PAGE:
To a solution of 8.2 g (50 mmol) of 7-hydroxykairoline in 100 ml of ethanol and 10 ml of 60% fluorobic acid stirred and heated to 75 in an oil bath was added in portions during 45 minutes 12 g (53 mmol) of 1-methyl-1,2,3,4-tetrahydro-6-nitroso-7-hydroxyquinoline hydrochloride. The reaction mixture was stirred and heated under reflux for 1.7 hr, cooled slightly, treated with 5 ml of 51% fluoboric acid and cooled in the refrigerator for 3 hrs. The solid was collected to give 9.48 g(47%) of crude product. The mother liquor on standing overnight deposited a further 0.81 g of product for a total yield of 51%. The product from this experiment and than from a similar one were combined to give 21.38 g which was recrystallized from 500 ml of ethanol to give 16.2 g of purified compound C20 H22 N3 OBF4.O.5H.sub. 2 O (76% recovery). The material showed one spot by thin layer liquid chromatography on silica gel (methylene chloride/methanol/actic acid -45/5/1).

An analytical sample prepared by recrystallization from ethanol was obtained as green plates with a yellow sheen, mp 210-220 C. Analysis calculated for C20 H22 N3 OBF4.O.5H2 O: C,57.73; H, 5,57; N,10.10. Found : C,57.80; H,5.54; N,10.09.

EXAMPLE 6 7-Nitroso-8-hydroxyjulolidine hydrochloride.

A mixture of 9.47 g (50 mmol) of 8-hydroxyjulolidine, 120 ml of methanol, 40 ml of water and 20 ml of concentrated hydrochloric acid was stirred and cooled in a salt/ice bath to 2 C. A small amount of precipitate formed. To this mixture was added a mixture of 37 ml (57 mmol) of 10% aq. sodium nitrite solution and 63 ml of methanol dropwise during 5 min. A heavy precipitate formed and the temperature rose to 4. The reaction mixture was kept in the ice bath for 2 hr. The solid was collected, rinsed with cold 2.4 N hydrochloric acid, and air dried overnight to give 14.46 g (theory 12.74 g) of crude product. This material and that from an experiment of the same scale (16.19 g) were combined and recrystallized from 750 ml of 2.4 N hydrochloric acid using a coarse sintered-glass funnel to clarify the solution. There was obtained 22.33 g (88%) of product.

EXAMPLE 7 Dye (F). 2,3,6,7,12,13,16,17-Octahydro-1H,5H,11H,15H-diquinolizino[1,9-bc:1',9'-hi]phenoxazin-4-ium fluoborate.

To a solution of 0.95 g (5 mmol) of 8-hydroxyjulolidine in 25 ml of ethanol and 1 ml of 2.4 M hydrochloric acid stirred in an oil bath was added 1.3 g (5.2 mmol) of 8-hydroxy-7-nitrosojulolidine during 30 minutes while the temperature was raised from 40 to 60 C. A thin layer chromatograph (acetic acid/methanol/methylene chloride -1/5/45, on silica) fifteen minutes later showed the reaction product to consist almost entirely of a fast purple spot. The reaction mixture was heated to 60 C. (internal) for 5.5 hr. Thin liquid chromatography showed mainly the slower blue spot of dye (F). The reaction mixture was rinsed into an Erlenmeyer flask with 2 ml of ethanol, treated with 2 ml of 50% fluorobic acid and put in the refrigerator overnight. The product had oiled out. The mixture was seeded, warmed, scratched and recooled. From the mixture was collected 0.7 g (30%) of crude brown crystalline material. Recrystallization from 35 ml of water gave 0.4 g of product. This material was combined with similar and recrystallized twice more from water to give green prisms, mp 260-270 C. Analysis calculated for C24 H26 N3 OBF4.H2 O: C,60.39; H,5.91; N,8.80. Found: C,60.38; H,5.66; N,8.75.

While the present invention has been described with reference top particularly preferred embodiments, these descriptions are not intended to limit the scope of the appended claims. Those of ordinary skill in the art will appreciate that variations and other embodiments are possible, which although out described, are within the scope and spirit of the invention.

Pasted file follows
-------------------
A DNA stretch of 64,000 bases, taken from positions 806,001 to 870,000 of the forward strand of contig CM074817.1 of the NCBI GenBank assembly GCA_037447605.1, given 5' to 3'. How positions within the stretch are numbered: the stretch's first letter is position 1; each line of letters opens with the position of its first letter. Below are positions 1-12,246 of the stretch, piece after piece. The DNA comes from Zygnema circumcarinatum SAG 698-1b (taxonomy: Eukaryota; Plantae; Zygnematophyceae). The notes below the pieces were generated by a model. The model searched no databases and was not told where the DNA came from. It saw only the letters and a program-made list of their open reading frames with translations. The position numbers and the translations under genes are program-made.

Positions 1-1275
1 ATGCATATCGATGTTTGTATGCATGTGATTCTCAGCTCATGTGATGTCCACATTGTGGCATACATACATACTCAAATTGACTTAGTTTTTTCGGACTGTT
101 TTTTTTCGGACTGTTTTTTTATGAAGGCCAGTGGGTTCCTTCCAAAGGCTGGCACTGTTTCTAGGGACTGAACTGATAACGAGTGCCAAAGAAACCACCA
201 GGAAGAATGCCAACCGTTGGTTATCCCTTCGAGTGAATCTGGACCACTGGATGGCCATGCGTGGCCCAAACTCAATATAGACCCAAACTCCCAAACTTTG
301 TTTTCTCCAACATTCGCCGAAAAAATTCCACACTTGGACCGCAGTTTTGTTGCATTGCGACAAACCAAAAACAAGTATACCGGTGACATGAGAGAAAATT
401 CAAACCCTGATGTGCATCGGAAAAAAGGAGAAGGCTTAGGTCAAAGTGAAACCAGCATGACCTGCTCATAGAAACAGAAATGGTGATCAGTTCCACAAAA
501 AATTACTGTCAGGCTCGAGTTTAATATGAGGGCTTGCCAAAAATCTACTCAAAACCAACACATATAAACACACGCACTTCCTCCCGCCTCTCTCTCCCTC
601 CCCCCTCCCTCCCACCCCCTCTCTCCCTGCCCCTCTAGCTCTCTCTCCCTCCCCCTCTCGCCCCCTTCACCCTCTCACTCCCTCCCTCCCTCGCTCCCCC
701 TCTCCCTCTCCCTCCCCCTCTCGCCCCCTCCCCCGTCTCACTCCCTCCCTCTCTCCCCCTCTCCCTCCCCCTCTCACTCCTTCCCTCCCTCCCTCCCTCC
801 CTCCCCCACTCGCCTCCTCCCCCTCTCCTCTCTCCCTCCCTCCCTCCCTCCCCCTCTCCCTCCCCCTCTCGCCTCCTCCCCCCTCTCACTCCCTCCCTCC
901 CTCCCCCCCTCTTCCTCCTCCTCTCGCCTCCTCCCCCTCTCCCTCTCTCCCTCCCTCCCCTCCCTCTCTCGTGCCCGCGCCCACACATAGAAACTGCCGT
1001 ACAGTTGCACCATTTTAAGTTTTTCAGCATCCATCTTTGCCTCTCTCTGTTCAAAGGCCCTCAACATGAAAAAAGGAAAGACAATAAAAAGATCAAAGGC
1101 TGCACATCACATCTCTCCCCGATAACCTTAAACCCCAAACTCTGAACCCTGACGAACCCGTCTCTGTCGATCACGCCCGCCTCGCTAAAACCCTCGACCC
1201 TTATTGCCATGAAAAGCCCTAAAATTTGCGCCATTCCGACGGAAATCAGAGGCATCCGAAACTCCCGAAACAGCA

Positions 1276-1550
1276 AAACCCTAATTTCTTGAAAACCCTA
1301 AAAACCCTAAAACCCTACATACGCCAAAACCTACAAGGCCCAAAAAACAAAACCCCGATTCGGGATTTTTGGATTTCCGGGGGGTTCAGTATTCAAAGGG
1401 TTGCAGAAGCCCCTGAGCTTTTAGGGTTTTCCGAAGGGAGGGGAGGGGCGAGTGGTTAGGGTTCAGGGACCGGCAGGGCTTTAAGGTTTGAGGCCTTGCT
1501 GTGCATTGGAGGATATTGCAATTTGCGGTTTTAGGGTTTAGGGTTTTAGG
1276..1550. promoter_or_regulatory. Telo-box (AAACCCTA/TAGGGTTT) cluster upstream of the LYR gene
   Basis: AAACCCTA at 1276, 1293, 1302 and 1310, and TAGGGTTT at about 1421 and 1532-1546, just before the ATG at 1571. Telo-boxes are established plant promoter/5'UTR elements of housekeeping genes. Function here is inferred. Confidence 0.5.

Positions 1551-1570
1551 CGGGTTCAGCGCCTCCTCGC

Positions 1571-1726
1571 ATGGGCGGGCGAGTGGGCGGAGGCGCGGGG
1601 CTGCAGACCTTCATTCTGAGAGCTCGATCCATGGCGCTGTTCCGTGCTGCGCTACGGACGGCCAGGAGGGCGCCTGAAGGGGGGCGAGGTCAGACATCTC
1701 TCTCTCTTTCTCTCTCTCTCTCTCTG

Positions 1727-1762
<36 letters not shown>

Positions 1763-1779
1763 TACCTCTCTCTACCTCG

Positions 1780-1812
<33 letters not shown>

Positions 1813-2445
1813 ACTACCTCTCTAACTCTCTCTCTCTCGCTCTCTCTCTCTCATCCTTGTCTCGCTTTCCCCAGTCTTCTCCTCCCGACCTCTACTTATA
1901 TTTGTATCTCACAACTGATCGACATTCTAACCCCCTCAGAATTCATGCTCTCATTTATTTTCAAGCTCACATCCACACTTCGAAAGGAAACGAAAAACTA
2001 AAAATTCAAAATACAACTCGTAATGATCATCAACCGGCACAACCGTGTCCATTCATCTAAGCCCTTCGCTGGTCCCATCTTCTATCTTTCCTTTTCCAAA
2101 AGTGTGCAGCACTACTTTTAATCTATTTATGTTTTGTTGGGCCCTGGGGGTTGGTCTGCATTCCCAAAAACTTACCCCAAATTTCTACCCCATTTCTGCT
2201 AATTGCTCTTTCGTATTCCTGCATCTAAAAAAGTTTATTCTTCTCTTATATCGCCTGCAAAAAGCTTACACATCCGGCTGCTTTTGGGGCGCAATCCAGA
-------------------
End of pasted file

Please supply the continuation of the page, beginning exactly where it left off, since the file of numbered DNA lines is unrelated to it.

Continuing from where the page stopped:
Patent Citations
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Non-Patent Citations
Reference
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US5583255 *Apr 11, 1995Dec 10, 1996Imation Corp.Yellow and magenta chromogenic leuco dyes for photothermographic elements
US5792389 *Oct 27, 1993Aug 11, 1998United States Of AmericaWater soluble laser dyes
US5932727 *Oct 16, 1997Aug 3, 1999Clariant GmbhProcess for the preparation of dioxazine compounds
US6117624 *Aug 24, 1999Sep 12, 2000Eastman Kodak CompanyInfrared sensitized, photothermographic article
US6861567Sep 13, 2002Mar 1, 2005Covion Organic Semiconductors GmbhSpiro compounds, and their use
US7088757Jan 23, 1999Aug 8, 2006Semiconductors GmbhUse of spiro compounds as laser dyes
US7910087Feb 29, 2008Mar 22, 2011University Of MassachusettsLuciferins
US8216550Feb 14, 2011Jul 10, 2012University Of MassachusettsLuciferins
EP0747447A2 *Jun 6, 1996Dec 11, 1996Boehringer Mannheim GmbhNovel oxazine dyes and their use as fluorescent label
WO1999040655A1 *Jan 23, 1999Aug 12, 1999Aventis Res & Tech Gmbh & CoUse of spiro compounds as laser dyes
WO2008109463A2 *Feb 29, 2008Sep 12, 2008Miller Stephen CRed-shifted luciferase
Classifications
U.S. Classification544/99
International ClassificationC07D498/14, C09B19/00, H01S3/213, C07D498/22
Cooperative ClassificationC07D498/14, C07D498/22, C09B19/00, H01S3/213
European ClassificationC09B19/00, H01S3/213, C07D498/14, C07D498/22
Legal Events
DateCodeEventDescription
Dec 9, 1991ASAssignment
Owner name: UNITED STATES OF AMERICA, THE, AS REPRESENTED BY T
Free format text: ASSIGNMENT OF ASSIGNORS INTEREST.;ASSIGNORS:HAMMOND, PETER R.;FIELD, GEORGE F.;REEL/FRAME:005938/0296
Effective date: 19910911
Apr 30, 1996REMIMaintenance fee reminder mailed
Sep 22, 1996LAPSLapse for failure to pay maintenance fees
Dec 3, 1996FPExpired due to failure to pay maintenance fee
Effective date: 19960925
Aug 17, 1998ASAssignment
Owner name: UNITED STATES ENRICHMENT CORPORATION, A DELAWARE C
Free format text: MERGER;ASSIGNOR:UNITED STATES ENRICHMENT CORPORATION, A UNITED;REEL/FRAME:009414/0785
Effective date: 19980728
Owner name: UNITED STATES ENRICHMENT CORPORATION, MARYLAND
Free format text: ASSIGNMENT OF ASSIGNORS INTEREST;ASSIGNOR:ENERGY, DEPARTMENT OF, THE GOVERNMENT OF THE UNITED STATES OF AMERICA AS REPRESENTED BY;REEL/FRAME:009396/0020
Effective date: 19980618